Strange as it may sound, the ISS now has space-grown lettuce for the astronauts on board. This plant has been planted no more than a month ago, and is now almost ready for harvest – the first ever harvest that is made in space. Whew, that does sound impressive.
Before you ask, no, the astronauts on the space station have not forsaken their noble scientific missions to take on a simple life of gardening and staring at the Earth through their windows. Well, in a way, they have taken up gardening, space-gardening to be precise.
It’s all part of a larger NASA project to enable astronauts to stop relying on the supplies from Earth. With all those supply ship accidents happening recently, there may come a time when the space station will be undersupplied. Although we and everyone there at NASA as well as Roscosmos and other space agencies hope that this will never be the case, the astronauts can just sit back and eat their collard greens. Well, not exactly.
There is a slight coloration problem that might occur in the plants. The systems that are used on the space station to grow stuff are called Veggie, and they are designed to offer a plant almost all the conditions that they would have on Earth. And the most they need is light. Though, for unknown reasons, the light banks are designed with only three colors. Red, green, and blue.
As you can probably make out, that is not a rainbow. It’s not a problem of LGBT discrimination, mind you, they did not use the full spectrum of colors since plants don’t seem to need all white light. Okay, that did not come out right. But you get the point.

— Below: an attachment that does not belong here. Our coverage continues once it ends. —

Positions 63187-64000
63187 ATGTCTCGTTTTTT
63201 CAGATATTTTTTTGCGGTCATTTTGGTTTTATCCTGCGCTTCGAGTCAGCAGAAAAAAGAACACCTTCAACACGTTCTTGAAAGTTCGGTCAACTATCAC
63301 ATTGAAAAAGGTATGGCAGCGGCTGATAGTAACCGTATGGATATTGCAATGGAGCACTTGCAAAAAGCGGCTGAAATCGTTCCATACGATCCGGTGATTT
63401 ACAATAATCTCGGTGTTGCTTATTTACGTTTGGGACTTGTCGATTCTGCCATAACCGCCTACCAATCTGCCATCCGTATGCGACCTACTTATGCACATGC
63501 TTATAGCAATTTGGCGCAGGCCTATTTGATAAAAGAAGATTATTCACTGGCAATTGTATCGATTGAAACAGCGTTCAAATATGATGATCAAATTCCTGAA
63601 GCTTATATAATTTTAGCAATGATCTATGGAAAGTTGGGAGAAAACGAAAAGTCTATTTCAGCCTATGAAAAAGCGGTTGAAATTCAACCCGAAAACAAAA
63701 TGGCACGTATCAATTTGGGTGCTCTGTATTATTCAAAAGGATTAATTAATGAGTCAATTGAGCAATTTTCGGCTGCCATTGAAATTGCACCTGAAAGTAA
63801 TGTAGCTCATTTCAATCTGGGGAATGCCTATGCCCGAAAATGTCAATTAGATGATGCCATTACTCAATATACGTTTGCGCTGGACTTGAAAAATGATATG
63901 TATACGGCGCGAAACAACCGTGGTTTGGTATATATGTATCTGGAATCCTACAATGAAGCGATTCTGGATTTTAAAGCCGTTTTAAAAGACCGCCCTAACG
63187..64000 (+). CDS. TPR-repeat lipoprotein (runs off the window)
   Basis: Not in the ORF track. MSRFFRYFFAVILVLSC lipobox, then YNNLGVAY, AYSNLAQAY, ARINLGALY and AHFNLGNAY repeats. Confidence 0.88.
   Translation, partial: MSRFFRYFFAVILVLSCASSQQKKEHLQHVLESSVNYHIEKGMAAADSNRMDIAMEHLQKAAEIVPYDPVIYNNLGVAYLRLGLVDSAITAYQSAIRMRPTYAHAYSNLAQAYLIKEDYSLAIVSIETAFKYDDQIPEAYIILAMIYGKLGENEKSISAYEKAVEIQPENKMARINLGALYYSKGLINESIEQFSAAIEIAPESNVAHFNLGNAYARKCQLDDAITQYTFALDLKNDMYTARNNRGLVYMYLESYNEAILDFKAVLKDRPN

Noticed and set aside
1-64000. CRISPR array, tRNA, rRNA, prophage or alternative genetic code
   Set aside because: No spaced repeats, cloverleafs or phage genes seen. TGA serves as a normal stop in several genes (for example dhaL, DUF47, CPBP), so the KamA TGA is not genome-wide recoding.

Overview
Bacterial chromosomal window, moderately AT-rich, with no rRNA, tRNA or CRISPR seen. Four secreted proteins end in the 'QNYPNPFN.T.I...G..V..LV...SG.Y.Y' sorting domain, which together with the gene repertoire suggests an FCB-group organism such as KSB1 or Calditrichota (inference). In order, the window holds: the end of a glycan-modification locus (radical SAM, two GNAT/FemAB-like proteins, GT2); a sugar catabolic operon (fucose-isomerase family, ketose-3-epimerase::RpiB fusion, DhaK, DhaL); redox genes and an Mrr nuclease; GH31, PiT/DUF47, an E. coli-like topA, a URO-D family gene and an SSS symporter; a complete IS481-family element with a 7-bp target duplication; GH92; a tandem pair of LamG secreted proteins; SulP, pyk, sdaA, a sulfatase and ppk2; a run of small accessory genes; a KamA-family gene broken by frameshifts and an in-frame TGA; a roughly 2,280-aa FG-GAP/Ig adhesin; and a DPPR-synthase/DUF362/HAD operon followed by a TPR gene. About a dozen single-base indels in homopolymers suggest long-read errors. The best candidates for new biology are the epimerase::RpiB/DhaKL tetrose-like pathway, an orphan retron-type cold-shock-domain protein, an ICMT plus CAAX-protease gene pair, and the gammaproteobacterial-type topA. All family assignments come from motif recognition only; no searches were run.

The red and blue lights are the most important parts of said spectrum. They are the ones that ensure that photosynthesis takes place. The scientists still added green, which essentially does nothing for the plants except color them in a friendlier manner.
Would you eat weird looking purple space lettuce?
However, Veg-01, the bank that contains the lettuce, will still produce plants that are a bit… odd, seeing as the full spectrum of white light is not satisfied.
Expedition 44, the current people on board the ISS, are really looking forward to the moment they will taste their crops. They have been excited to work with the device, as the ones that made them are pointing out, as they create a distraction from all the sciency stuff on board the spacecraft.
The lettuce was planted by NASA’s Scot Kelly back on July 8nd. 33 days in, and they will be ready. You may remember Kelly as the first man to spend a year in space. If his mission is successful, these Veggie pods could soon be the main source of food for the guys who will land on Mars. Exciting news, isn’t it?
Image source: space.com